We acknowledge the Gadigal of the Eora Nation, the traditional custodians of the Country on which the Art Gallery of NSW stands.


from the Eel series, Rome



Francesca Woodman

United States of America

03 Apr 1958 – 19 Jan 1981

  • Details

    Media category
    Materials used
    gelatin silver photograph
    15.2 x 14.9 cm image; 45.7 x 45.7 x 2.5 cm frame
    Signature & date

    Not signed. Not dated.

    Alistair McAlpine Photography Fund 2005
    Not on display
    Accession number
    © Woodman Family Foundation/ARS, NY. Copyright Agency

    Reproduction requests

    Artist information
    Francesca Woodman

    Works in the collection


  • About

    Francesca Woodman’s theatrical critique of self forms part of a trajectory of recording space, gesture, temporality and the bodily form within a fictive field that is epitomised through the work of artists such as Claude Cahun or Ana Mendieta. Rather than portraying the self in the strict sense of self-portraiture, Woodman seemed more intrigued with the process of dissolving or deconstructing the self, the act of disappearance, effacing the process of what constitutes portraiture and what constitutes self. Her series of self-imagery commenced at the age of 14 and continued until her untimely death at 22 by which time she had produced approximately 500 works including an artist book titled ‘Some disordered interior geometries’ 1980. Rather than forming the body, Woodman seemed intrigued by the impact of the body in space and the idea of flattening the body to fit the paper.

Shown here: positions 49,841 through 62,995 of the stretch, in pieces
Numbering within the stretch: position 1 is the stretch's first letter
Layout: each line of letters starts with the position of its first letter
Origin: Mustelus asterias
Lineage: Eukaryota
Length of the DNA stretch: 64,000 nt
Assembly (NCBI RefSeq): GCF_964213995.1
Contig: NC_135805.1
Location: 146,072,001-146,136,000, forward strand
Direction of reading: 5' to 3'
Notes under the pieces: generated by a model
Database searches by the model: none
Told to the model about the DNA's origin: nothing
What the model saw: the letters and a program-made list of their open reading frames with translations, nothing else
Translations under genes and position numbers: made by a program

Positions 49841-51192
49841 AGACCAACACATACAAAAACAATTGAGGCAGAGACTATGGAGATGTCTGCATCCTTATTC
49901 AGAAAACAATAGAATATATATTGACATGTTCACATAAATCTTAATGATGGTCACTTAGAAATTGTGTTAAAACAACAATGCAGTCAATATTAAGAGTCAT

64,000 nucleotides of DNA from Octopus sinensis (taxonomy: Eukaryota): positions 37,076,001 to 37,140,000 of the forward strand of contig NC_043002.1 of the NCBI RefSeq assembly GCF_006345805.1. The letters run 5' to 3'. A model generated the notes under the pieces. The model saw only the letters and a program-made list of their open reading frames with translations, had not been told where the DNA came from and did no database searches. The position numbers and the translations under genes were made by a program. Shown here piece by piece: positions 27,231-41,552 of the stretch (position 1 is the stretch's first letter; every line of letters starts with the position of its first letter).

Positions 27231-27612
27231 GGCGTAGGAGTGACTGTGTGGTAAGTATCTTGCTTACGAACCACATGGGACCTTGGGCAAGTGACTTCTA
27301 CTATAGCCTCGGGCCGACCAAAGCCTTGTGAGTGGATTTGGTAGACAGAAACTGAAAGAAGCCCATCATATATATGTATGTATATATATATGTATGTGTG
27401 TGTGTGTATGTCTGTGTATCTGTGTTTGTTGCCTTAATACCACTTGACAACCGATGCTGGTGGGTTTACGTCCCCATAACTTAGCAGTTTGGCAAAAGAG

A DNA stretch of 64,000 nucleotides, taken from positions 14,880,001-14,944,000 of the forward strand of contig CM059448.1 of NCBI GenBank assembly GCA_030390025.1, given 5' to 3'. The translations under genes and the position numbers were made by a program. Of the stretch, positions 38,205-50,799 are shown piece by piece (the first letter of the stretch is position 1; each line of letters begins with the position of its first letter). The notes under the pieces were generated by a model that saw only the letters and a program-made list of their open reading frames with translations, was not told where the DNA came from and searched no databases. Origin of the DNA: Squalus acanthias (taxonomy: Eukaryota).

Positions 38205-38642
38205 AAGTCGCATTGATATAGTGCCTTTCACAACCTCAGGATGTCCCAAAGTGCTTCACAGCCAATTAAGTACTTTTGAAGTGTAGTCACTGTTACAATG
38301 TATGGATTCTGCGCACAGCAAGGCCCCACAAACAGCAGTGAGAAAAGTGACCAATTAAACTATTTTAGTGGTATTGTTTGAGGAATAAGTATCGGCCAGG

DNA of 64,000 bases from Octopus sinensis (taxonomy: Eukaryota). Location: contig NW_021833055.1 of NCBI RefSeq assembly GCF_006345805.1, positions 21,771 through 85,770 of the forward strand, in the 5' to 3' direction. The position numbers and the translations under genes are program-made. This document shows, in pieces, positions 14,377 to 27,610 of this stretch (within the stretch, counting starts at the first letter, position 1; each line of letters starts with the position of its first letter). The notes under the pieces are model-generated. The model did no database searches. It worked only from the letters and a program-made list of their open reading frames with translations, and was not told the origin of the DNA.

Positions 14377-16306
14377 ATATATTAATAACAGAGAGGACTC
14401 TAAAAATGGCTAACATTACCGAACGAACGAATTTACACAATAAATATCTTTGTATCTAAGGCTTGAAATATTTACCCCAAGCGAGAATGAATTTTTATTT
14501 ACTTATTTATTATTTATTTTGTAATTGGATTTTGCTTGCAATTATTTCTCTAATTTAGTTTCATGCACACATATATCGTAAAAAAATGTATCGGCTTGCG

Staging the libidinal desire of the female subject as fetish object, Woodman’s often nude body portrays the self as becoming: becoming space, wallpaper, an angel, sand, or sculptural form, and in the process of appearing, disappearing, fragmenting or decaying. This photograph ‘From the Eel series’, Rome shows the acephalic body of Woodman on a cold mosaic floor in a writhing motion as if in the mimetic action of becoming an eel. The figure slips in and out of register, forming and un-forming, on the verge of abstraction, but still bodily. The object of her apparent desire (or desirer) emanates from an enamel bowl, enhancing its phallic symbolism and evoking the eel as fertility symbol and slippery trickster. Woodman’s use of objects as metaphors (bones, fish, melons) employs the surrealist trope of signification to great effect.

    © Art Gallery of New South Wales Photography Collection Handbook, 2007

  • Exhibition history

    Shown in 2 exhibitions

  • Bibliography

    Referenced in 1 publication